News Release

Responses to “Sweeping” UN Report

United Nations Secretary General Kofi Annan today unveiled a report that advocates what the AP is calling the “most sweeping changes to the United Nations since it was founded 60 years ago.” The following are available for interviews:

DENIS HALLIDAY
Former assistant secretary general of the UN, Halliday said today: “The report importantly brings together the essential ingredients of success … that is, meeting Millennium Goals (2015) for tackling development, poverty, disease, education etc. together with reform of the political UN for ensuring peace and security. It is clear one without the other will not yield global results.”

Halliday, who was head of the oil-for-food program in Iraq until resigning in protest in 1998, added: “Secretary General Annan — a Washington creation — pussyfoots on USA corruption of the UN, the Charter and international law as highlighted by the illegal invasion of Iraq, threats of armed aggression against other member states (Iran, Syria, North Korea) and unwillingness to sign on to the minimalist Kyoto environmental accords. The Secretary General does however push the International Criminal Court, which has frightened those guilty in Washington into rejection. Bottom line — unless all member states begin to respect and apply international law the UN will continue to fail, and fall short.”
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PHYLLIS BENNIS
Bennis, a fellow at the Institute for Policy Studies, said today: “Kofi Annan’s report reflects his uneasy balancing act between defending the UN Charter and international law, and giving in to U.S. pressure. Reflecting his stated view that the Iraq war was illegal, Annan’s report recognizes that ‘every nation that proclaims the rule of law at home must respect it abroad.’ The report reiterates that only the Security Council and not individual governments has the right to authorize the use of force in a war against a threat that is not imminent, demands that nuclear weapons states take special responsibility for real disarmament, and affirms that the International Criminal Court is the centerpiece of international justice.”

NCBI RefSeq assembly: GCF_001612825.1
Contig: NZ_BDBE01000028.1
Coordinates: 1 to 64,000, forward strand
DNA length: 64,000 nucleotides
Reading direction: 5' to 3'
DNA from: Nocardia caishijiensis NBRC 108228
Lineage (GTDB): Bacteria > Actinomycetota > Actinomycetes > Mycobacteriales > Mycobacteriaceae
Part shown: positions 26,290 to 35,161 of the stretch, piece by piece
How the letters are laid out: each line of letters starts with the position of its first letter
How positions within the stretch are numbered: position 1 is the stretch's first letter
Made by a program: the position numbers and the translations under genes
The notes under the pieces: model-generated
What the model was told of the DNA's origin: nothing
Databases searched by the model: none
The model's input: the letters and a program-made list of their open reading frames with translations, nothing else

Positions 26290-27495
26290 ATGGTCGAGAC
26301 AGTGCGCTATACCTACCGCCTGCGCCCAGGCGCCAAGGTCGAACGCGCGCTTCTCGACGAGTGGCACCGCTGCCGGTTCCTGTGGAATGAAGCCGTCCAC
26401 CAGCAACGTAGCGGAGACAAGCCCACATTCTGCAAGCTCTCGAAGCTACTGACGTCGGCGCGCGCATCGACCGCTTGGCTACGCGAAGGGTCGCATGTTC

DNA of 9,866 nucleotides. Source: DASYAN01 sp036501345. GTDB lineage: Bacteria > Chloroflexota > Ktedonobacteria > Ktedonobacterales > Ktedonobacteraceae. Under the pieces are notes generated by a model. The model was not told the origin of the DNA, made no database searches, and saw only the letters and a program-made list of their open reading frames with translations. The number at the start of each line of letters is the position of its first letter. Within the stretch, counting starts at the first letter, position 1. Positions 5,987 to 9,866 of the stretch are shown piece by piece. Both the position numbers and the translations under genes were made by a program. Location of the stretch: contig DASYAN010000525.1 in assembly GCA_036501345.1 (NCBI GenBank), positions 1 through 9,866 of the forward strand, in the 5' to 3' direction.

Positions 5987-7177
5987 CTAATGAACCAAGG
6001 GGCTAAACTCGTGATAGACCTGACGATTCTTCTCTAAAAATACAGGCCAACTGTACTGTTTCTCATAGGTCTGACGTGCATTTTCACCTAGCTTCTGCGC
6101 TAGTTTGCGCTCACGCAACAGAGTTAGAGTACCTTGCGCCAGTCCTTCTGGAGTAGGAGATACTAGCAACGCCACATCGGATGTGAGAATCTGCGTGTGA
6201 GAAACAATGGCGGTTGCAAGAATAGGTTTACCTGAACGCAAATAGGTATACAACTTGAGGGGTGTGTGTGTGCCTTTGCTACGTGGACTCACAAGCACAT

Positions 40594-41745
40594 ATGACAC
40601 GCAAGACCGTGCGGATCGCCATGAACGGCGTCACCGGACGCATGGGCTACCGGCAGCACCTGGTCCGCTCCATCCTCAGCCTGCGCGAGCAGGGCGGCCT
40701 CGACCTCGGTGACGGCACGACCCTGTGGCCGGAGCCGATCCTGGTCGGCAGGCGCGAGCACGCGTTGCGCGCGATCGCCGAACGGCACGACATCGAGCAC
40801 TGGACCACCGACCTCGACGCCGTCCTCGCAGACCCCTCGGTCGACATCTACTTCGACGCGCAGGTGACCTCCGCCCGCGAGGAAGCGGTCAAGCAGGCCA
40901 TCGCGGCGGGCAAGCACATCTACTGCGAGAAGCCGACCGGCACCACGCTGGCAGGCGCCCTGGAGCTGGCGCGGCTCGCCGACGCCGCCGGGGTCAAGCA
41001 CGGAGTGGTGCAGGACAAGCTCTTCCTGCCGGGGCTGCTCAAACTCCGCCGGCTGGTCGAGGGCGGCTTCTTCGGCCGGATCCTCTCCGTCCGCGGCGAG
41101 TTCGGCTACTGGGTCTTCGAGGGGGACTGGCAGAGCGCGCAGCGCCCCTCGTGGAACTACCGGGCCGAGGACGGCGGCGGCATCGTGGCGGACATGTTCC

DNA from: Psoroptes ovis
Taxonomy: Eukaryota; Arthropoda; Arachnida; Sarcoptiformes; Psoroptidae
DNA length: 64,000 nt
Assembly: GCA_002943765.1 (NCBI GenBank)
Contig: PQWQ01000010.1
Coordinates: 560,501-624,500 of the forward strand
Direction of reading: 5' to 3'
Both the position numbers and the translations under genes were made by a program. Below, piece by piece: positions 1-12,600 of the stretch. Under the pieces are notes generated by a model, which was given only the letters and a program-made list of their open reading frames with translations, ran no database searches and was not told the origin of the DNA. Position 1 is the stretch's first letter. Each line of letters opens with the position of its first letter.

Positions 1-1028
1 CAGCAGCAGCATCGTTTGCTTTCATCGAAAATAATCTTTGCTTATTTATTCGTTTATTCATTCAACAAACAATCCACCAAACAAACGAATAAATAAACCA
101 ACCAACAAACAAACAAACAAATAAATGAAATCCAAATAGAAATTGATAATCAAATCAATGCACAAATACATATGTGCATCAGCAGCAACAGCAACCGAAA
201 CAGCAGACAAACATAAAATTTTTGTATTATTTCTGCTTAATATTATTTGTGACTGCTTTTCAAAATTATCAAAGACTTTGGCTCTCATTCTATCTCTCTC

Bennis, who is author of the book Calling the Shots: How the U.S. Dominates Today’s UN, continued: “But ultimately, in accepting as unalterable the reality of U.S. domination and the world’s power disparities as reflected within the UN, Annan’s report shies away from proposing the kind of real reforms that could transform the global organization. Without such dramatic moves, it will be far more difficult for the UN to reclaim its role as part of a global movement actively working against war, against poverty, and for human rights.”
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IAN WILLIAMS
Author of the book The UN For Beginners, Williams said today: “Kofi Annan has unveiled what his spokesman rightly calls a ‘doable’ set of reforms for the UN, which, for example on the proposed UN Human Rights Council, are a big improvement. In an attempt to win global support he has put ‘something for everyone,’ with emphases on human rights, democracy, security and development. The proposals will be welcomed by many UN members; however, Annan may have misjudged the Bush administration by taking their professions of concern for these issues at face value.”

Williams, who writes about the UN for a number of periodicals and is a former president of the United Nations Correspondents Association, added: “While his proposals may well have appealed to those in the administration who were prepared to go along with the UN when it suited what they cynically judged to be American interests, recent appointments suggest that the faith-based faction with its reflexive antipathy to all multilateral endeavors is now dominant. Undersecretary of Defense Douglas Feith epitomized this only this weekend by effectively lumping together the ICC and Al Qaeda as ‘various actors around the world are seeking ways to attack or constrain U.S. interests … in creative ways, such as pursuing legal or technological lines of attack.'”
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For more information, contact at the Institute for Public Accuracy:
Sam Husseini, (202) 347-0020; or David Zupan, (541) 484-9167